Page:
Thursday, February 23, 2012

Nom de Plume Outwits Nielsen BookScan

Book is Judged by the Name On Its Cover.  (The New York Times, 2/23/2012)

Excerpt: Just when Ms. O’Brien began to fear that “The Dressmaker” would be relegated to a bottom desk drawer like so many rejected novels, Ms. Newberg came up with a different proposal: Try to sell it under a pen name. 

Written by Kate Alcott, the pseudonym Ms. O’Brien dreamed up, it sold in three days. 

Ms. O’Brien and Ms. Newberg had cannily circumvented what many authors see as a modern publishing scourge — Nielsen BookScan, the subscription service that tracks book sales and is at the fingertips of every agent, editor and publisher — with a centuries-old trick, the nom de plume. It has been employed by writers from Samuel Clemens (Mark Twain) to Mary Ann Evans (George Eliot) to Stephen King (Richard Bachman).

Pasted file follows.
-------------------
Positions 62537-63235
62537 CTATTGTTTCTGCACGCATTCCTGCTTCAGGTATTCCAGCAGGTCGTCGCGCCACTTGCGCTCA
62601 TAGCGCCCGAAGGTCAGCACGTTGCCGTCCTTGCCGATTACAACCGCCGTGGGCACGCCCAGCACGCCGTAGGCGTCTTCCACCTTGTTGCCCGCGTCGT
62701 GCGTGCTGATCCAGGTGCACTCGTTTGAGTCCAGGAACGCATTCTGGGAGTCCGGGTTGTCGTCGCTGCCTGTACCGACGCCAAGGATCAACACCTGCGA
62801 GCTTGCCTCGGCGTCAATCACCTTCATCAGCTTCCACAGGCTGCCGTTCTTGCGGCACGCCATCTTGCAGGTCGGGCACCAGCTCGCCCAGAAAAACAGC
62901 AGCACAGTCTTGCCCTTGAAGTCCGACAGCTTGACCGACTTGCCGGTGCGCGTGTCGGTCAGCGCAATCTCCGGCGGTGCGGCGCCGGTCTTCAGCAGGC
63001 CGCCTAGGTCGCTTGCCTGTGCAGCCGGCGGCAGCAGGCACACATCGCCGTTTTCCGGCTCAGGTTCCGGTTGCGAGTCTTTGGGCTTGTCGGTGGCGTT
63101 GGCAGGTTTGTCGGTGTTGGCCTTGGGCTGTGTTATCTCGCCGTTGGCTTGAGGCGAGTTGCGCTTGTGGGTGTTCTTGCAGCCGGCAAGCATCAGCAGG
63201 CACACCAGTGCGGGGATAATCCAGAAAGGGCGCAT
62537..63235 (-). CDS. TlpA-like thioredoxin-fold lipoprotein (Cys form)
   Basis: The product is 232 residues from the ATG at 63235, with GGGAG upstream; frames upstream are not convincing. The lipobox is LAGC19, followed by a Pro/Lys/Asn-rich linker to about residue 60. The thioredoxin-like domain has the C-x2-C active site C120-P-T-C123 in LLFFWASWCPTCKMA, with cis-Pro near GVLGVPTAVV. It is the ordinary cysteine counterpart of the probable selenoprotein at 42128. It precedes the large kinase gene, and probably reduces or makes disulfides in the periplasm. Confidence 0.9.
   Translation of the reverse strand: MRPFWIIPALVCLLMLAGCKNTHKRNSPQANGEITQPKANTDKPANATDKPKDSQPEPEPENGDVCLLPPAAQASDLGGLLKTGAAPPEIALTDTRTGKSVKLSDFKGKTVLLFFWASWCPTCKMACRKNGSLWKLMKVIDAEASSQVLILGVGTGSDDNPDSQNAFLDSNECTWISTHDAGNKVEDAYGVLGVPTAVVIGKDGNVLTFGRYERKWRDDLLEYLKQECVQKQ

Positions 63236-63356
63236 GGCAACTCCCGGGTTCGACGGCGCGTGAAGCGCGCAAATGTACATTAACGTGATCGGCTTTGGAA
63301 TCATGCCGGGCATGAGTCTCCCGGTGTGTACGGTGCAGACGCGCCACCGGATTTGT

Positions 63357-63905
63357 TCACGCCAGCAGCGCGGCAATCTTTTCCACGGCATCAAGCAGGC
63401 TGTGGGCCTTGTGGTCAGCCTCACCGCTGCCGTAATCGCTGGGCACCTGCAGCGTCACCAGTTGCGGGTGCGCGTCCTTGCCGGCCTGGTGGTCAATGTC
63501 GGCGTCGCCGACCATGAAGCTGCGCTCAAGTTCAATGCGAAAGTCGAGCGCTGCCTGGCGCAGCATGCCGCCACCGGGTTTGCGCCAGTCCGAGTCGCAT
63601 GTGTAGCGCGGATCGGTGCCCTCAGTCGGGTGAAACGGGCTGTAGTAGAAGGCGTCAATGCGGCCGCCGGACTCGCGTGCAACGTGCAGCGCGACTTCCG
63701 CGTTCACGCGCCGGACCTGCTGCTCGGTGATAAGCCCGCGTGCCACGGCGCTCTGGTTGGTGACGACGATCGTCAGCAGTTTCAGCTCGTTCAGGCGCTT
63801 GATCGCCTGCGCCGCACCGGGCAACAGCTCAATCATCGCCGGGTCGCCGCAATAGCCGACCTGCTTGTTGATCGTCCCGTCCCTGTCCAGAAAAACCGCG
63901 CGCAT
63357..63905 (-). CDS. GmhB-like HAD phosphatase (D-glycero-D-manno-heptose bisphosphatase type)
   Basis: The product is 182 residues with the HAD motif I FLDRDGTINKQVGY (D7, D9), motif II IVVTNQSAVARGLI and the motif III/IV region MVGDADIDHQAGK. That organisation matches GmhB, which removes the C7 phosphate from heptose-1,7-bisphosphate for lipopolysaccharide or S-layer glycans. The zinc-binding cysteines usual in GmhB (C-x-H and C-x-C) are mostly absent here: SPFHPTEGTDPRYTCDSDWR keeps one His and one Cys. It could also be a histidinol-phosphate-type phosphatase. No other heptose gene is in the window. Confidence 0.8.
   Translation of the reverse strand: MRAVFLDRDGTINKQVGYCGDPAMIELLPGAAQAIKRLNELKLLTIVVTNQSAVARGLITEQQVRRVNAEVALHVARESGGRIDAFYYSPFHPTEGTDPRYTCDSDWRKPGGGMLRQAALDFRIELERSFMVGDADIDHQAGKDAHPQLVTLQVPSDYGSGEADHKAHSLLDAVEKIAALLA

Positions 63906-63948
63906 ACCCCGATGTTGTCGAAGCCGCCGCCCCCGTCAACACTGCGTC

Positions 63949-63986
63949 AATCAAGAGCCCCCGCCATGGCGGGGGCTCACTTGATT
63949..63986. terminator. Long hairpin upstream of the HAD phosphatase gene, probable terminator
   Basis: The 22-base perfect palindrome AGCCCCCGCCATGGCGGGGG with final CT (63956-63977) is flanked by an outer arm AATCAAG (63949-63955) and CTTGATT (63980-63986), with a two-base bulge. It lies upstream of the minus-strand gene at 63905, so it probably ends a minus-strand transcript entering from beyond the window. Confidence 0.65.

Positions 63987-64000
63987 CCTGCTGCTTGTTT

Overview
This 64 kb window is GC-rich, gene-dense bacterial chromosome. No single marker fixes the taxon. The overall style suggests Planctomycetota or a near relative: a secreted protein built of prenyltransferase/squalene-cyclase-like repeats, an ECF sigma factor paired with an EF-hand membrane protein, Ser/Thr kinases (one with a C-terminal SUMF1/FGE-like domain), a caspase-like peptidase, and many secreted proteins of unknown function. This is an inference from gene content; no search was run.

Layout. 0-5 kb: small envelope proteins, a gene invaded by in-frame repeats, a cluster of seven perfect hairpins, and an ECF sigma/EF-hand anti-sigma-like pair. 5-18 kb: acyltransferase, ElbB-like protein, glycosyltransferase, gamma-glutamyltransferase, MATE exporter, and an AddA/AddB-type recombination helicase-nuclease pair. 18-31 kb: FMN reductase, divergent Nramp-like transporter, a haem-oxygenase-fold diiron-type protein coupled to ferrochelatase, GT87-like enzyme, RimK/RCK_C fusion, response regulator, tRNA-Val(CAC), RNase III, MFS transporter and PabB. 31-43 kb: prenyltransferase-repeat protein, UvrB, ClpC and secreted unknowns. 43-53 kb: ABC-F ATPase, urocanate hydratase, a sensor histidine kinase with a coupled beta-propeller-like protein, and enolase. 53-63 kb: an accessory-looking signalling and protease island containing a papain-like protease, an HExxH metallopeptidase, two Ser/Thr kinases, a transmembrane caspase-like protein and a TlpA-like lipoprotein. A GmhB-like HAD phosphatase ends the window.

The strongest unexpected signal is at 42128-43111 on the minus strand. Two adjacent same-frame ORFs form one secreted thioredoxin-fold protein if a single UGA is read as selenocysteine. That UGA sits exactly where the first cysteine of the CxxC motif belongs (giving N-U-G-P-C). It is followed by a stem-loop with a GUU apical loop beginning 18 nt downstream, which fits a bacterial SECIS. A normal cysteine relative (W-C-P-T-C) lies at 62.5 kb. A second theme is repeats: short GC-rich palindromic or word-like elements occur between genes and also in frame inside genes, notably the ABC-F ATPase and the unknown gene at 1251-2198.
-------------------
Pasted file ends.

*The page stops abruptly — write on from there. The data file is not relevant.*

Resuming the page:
No, it's not 'change your name'.

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